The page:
Just my rambling thoughts. You did say to leave a comment. 😉

  5. Teresa Bobe 31. Oct, 2010 at 11:21 am #

    Grwoing up my grandmother on all Souls Day used to set up and altar on her dresser. All the relatives who died she used to put their pictures on it. I do the same hopefully one of my grandkids will take up this tradition. It also is a good way to teach family history.

  6. That Married Couple 31. Oct, 2010 at 1:53 pm #

    Interesting. I don’t really know much about how to pray for the souls in purgatory, and have really wondered about this since my mother-in-law passed away. How long do I keep praying for her before I assume she gets to Heaven? I’m not sure if the book would answer something like this, but I’d like to read it.

  7. Jordan McKinnon 31. Oct, 2010 at 2:41 pm #

    “And yet I wish that people would be more motivated to pray for the Holy Souls because they love Christ and want his work completed to perfection promptly than because they are concerned about the torment which they themselves will face in purgatory some day.”

    …Isn’t contemporary prayer designed to be one part worship and one part self-serving, looking at avoiding pain/suffering for ourselves? What does love have to do with it when we can keep our confessions long and our prayers self-focused and short?

    Your remark on folks and motivation struck me.

    –Reviewer accountability aside: Would you recommend this book be purchased, or borrowed from a library?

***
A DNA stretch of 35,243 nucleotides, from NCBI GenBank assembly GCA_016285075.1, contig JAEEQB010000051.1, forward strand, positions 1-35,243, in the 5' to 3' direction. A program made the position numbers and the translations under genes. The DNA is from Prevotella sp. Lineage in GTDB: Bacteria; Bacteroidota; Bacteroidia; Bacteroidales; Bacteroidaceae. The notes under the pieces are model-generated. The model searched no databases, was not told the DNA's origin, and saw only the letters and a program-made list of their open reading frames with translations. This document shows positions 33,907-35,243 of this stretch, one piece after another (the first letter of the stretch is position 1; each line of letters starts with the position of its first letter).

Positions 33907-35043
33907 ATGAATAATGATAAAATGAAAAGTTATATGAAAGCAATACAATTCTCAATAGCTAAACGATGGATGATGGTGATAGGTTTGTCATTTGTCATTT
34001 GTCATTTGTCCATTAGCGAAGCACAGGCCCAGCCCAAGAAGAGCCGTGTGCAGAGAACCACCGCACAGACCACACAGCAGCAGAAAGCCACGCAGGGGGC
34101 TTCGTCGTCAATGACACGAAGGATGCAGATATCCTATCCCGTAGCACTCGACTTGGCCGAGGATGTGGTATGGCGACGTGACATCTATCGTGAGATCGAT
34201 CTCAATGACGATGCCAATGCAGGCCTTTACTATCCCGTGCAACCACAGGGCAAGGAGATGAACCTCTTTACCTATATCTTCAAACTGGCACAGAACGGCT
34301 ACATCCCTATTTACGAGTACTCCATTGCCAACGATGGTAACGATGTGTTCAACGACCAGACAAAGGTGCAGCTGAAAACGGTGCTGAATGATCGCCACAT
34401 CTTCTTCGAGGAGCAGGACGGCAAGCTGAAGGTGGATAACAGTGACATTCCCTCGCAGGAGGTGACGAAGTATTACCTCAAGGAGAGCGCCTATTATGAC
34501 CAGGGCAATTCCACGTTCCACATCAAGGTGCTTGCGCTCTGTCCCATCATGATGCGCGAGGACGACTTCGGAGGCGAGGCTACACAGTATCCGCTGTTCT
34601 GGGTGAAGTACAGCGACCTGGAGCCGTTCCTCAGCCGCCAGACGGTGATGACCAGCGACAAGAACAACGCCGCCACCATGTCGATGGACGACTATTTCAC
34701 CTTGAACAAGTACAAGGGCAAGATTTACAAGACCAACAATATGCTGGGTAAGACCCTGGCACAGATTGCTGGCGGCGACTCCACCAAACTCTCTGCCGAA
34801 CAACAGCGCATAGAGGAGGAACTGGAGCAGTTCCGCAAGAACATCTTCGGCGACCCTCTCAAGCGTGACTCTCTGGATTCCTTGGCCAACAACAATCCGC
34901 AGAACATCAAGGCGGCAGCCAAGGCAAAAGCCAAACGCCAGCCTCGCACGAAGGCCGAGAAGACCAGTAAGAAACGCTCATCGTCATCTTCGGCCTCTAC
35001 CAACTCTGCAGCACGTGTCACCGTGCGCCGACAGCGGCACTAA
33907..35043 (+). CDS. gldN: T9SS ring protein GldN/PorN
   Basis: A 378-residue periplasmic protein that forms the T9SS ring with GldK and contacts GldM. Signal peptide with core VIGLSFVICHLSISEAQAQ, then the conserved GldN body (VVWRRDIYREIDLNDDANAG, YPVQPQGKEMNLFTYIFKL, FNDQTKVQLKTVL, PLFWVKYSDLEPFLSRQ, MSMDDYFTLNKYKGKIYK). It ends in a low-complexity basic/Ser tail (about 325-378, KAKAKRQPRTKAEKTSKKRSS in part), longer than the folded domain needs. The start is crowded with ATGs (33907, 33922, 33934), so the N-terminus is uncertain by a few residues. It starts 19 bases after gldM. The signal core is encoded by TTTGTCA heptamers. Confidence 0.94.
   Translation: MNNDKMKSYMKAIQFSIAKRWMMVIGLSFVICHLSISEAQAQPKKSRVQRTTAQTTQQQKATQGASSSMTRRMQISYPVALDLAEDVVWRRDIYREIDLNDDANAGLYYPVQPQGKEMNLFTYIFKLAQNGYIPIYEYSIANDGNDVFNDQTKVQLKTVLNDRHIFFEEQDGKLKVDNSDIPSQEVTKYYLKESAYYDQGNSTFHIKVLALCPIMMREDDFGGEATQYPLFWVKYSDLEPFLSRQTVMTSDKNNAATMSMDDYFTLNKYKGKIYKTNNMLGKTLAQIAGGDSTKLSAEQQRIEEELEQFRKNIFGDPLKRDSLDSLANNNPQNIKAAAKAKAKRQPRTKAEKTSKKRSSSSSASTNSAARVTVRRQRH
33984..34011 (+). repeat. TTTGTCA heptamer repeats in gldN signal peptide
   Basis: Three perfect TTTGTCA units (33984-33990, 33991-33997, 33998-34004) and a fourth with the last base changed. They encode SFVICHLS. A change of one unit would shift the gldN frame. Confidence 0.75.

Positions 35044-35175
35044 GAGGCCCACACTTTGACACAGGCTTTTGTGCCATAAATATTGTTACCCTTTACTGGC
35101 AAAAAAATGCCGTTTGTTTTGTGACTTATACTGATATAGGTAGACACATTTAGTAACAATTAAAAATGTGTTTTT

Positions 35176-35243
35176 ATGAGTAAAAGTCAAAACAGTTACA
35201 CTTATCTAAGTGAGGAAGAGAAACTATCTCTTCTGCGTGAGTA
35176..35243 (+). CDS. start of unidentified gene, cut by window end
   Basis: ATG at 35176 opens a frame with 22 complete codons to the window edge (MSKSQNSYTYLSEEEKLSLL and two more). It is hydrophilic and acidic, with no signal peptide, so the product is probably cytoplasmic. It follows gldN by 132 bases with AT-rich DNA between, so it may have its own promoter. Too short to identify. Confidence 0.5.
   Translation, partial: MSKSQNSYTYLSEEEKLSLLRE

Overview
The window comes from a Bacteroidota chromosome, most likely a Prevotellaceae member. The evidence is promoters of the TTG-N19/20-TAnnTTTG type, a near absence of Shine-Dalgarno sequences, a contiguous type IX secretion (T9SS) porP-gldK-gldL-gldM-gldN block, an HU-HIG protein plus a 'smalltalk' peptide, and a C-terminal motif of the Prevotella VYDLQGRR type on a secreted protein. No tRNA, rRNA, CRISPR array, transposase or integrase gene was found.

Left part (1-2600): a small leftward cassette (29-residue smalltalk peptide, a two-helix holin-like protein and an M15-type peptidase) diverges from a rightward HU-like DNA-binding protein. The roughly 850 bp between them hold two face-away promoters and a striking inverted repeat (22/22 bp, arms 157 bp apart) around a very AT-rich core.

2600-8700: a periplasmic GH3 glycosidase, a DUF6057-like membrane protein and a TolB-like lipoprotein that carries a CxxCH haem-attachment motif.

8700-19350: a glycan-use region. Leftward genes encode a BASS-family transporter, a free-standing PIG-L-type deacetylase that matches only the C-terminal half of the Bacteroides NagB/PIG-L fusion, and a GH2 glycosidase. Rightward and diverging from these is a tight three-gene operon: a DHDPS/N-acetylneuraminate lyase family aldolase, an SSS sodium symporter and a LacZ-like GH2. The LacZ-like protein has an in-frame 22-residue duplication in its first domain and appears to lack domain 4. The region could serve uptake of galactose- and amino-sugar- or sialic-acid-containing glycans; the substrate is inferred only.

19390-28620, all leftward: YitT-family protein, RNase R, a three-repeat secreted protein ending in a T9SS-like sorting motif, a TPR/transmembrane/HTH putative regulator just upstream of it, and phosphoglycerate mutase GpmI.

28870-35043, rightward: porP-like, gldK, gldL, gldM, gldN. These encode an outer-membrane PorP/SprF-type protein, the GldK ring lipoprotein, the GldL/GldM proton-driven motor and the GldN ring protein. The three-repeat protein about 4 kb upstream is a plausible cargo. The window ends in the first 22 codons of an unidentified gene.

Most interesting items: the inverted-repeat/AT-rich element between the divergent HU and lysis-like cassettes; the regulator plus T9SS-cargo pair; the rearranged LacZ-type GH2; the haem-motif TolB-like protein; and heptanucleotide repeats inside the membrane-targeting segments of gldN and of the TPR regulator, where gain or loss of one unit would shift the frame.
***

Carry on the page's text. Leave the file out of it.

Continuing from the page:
• Rae 31. Oct, 2010 at 6:54 pm #

      It depends upon how you intend to use the book. I would say that it could be borrowed, except that the prayers in the back are really great to keep on hand.

  8. alice culbreth 31. Oct, 2010 at 4:37 pm #

    I would love to read the book in its entirety and offer a review. Seems it might have been a good book to recommend to parents today. We had a family catechesis session about All Hallows Eve, All Saints and All Souls, how the three are interconnected, why we pray for the souls of the dead, and even discussed how the three days are celebrated as a festival in many countries (le dia de los muertos, as example). If I have a chance to read the entire book and think it’s a good fit in our library, I wouldn’t hesitate to add it to our recommended reading list….or even sell copies at church. :)

    God bless. Peace and prayers!

  9. catholicmutt 31. Oct, 2010 at 5:39 pm #

    I’d definitely be interested. I’m with you, sometimes I forget to pray for the holy souls in Purgatory, and I could use the reminder. It’d fit in well with some thoughts I’ve been having about the communion of saints.

  10. Rae 31. Oct, 2010 at 6:53 pm #

    Thanks everyone! I told Josh that maybe I shouldn’t give away books in the future because your comments made me feel really badly about not having one to give to each of you!

  11. mary 01. Nov, 2010 at 6:55 pm #

    My dad is always reminding me to pray for the Holy Souls in Purgatory. He probably wants me to get into the practice now, so i can pray for him when he is there.